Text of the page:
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This position he seeks to maintain for the express object of showing the necessity and all-sufficiency of revelation. He pursues the argument by entering largely into the discussion of the nature of causes, examining the opinions, both ancient and modern, on the subject; and after considering the nature of final causes, he at length endeavours to show (upon his previous notion of causes in general,) that the argument from final causes is altogether fallacious and illusory. Hence he proceeds to contend for revelation as the only source of our knowledge, even of the existence of a Deity. A work of such pretensions, supported by at least the appearance of extensive research and erudition, has naturally demanded attention. The greater part of these pages was written before I had seen Mr. Irons's publication. However, some parts, as they then stood, I found related so closely to certain portions of that author's argument, that they were already sufficient to explain the grounds of my entire dissent from him. In a few places, as they fell in with the line of my observations, I have since introduced some remarks which will be found to bear on other points of his reasoning.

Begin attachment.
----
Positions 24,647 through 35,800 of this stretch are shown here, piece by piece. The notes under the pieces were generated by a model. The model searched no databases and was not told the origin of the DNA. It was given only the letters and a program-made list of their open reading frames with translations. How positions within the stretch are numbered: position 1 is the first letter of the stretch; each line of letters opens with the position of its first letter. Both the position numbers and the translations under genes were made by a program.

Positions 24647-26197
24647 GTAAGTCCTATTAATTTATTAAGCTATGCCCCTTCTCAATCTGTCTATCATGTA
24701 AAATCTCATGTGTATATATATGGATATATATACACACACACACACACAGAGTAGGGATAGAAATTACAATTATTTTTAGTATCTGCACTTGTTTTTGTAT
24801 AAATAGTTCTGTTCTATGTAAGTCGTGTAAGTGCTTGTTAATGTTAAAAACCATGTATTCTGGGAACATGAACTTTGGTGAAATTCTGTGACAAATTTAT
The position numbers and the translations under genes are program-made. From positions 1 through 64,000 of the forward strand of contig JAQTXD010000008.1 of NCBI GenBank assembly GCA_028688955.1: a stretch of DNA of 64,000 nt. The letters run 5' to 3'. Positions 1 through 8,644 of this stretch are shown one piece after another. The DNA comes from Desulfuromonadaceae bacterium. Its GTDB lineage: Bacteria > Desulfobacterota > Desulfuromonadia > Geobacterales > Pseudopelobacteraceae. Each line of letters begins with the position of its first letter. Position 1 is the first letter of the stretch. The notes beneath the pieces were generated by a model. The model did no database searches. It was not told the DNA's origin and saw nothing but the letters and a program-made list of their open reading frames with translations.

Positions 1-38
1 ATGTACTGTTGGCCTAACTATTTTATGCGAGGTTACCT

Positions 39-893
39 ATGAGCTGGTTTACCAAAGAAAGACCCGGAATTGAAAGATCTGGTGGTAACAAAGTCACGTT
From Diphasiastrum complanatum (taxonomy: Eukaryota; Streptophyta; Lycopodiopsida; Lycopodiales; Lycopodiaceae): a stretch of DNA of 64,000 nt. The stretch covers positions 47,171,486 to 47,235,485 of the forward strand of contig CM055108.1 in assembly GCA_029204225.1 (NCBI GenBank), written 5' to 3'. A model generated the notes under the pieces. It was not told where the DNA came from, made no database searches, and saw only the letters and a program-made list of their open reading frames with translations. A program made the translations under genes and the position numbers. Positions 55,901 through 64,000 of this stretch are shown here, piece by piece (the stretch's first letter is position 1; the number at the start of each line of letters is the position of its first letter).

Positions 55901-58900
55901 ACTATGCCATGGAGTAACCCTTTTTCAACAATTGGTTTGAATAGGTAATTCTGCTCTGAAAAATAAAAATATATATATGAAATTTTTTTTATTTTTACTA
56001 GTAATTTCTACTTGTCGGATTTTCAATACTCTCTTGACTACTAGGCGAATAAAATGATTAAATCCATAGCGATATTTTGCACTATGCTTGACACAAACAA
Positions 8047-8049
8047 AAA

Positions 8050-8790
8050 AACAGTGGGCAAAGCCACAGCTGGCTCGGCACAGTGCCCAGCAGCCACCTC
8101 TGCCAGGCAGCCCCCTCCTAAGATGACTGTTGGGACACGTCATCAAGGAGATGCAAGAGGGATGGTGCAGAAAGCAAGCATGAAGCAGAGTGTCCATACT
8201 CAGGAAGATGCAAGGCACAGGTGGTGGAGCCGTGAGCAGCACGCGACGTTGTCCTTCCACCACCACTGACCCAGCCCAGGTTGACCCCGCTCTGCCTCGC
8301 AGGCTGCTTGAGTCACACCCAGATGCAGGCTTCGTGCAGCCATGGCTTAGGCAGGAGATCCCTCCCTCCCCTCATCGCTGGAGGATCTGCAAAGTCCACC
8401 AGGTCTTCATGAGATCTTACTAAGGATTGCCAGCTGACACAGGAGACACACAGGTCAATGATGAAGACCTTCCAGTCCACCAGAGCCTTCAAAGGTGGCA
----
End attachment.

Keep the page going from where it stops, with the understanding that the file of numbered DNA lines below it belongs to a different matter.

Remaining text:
I must here also add a passing reference to Mr. Babbage's "fragment," The Ninth Bridgewater Treatise. To some of the philosophical views developed and illustrated in it, I shall have occasion to refer particularly in the course of the ensuing pages; at present, I merely wish to express my conviction of its general value, especially as suggesting rich materials for thought, to every reader capable of turning them to account. I am the more induced to offer this remark, because I am aware that the originality and novelty of the illustrations derived from an abstruse branch of science have not been generally appreciated; and somewhat of singularity in the whole manner and appearance of the volume, has tended, perhaps, to indispose some readers from doing justice to its real excellencies, and even to doubt its tendency.